How far are you willing to go for the sake of beauty and a wrinkle-free face? If you don't mind going to the extreme, then perhaps a snail facial is something you're willing to try.
In a personal account by Denis Gray, published by the Associated Press, he narrated his "interesting" encounter with the snails in a spa in Chiang Mai, Thailand. This country is one of the fastest-growing destinations in Asia, mainly because of its beaches and affordable health and wellness tourism. Cosmetic surgeries, for example, can cost a third of what you normally spend in the United States but without compromising output, provided you have chosen a very good doctor.
Gray, however, didn't get cosmetic surgery but a facial spa using the mucus of the snails.
Snail facial is actually a growing trend in the country, along with fish spa, where you dip your feet on fresh clean water with fish and let them eat away the dead skin cells.
In a snail spa, "cultured" snails are allowed to roam freely on your face while they secrete mucus believed to carry certain nutrients and antioxidants that can rejuvenate your skin, making it suppler, smoother, and younger looking.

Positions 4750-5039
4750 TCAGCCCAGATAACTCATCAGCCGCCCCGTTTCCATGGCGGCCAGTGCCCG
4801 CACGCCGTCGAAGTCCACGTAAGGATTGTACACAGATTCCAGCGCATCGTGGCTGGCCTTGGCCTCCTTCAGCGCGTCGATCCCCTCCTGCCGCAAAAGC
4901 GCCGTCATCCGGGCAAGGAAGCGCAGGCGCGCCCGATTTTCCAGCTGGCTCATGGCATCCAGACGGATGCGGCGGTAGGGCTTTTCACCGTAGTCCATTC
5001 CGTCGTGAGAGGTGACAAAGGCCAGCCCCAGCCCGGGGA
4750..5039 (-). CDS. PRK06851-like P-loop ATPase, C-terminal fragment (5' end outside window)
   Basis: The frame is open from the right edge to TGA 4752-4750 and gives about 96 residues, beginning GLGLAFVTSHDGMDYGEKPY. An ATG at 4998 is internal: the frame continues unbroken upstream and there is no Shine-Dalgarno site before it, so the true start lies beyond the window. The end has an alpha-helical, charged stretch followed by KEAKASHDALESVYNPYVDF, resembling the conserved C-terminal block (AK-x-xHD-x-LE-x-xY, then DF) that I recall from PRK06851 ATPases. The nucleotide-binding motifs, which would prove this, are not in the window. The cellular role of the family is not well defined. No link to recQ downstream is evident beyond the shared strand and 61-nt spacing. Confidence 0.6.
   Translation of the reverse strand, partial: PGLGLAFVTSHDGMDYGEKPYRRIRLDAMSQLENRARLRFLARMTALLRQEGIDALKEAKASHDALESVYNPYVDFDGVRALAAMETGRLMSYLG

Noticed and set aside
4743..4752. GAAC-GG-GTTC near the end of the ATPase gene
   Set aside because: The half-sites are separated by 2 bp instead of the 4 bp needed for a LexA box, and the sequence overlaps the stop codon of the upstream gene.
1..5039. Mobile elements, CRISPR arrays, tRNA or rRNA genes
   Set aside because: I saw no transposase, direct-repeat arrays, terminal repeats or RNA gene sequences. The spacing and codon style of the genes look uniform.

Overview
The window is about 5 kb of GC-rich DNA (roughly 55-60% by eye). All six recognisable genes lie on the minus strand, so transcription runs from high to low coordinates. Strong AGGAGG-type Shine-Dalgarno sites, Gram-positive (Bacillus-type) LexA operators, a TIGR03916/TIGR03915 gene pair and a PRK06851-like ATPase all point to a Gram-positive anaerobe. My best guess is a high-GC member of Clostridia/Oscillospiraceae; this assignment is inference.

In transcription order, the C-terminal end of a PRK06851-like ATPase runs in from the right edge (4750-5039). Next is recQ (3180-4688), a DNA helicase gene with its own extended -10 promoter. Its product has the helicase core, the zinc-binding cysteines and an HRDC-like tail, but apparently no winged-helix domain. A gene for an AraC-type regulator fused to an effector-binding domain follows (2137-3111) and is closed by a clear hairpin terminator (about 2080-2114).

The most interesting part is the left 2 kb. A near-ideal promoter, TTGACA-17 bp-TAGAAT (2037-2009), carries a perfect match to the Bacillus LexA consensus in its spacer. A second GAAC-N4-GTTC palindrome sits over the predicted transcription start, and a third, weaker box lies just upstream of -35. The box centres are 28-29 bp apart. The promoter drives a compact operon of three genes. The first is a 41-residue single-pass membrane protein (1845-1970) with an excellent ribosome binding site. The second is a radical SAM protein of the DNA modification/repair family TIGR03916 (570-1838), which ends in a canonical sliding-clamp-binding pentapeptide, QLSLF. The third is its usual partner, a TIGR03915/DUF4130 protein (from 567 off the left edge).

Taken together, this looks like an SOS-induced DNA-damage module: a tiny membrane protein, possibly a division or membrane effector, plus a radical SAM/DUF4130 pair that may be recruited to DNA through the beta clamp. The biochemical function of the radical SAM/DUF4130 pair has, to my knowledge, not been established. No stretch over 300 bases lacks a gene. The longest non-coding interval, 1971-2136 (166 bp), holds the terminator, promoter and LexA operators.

Expectedly, these cultured snails are grown by a pair of Frenchmen, who also love to eat escargots (but not their own snails). When they started last year, they only had 100 of these slimy creatures imported from France. Now their number has ballooned to more than 25,000, all of them dining on a very healthy diet of organic carrots, aloe, and cabbage.
There are different packages available in the spa, but the author opted for Celebrity, which lasted for almost an hour but cost him only $30, a far cry from the $200 per nail spa in Japan, where the craze started sometime in 2013.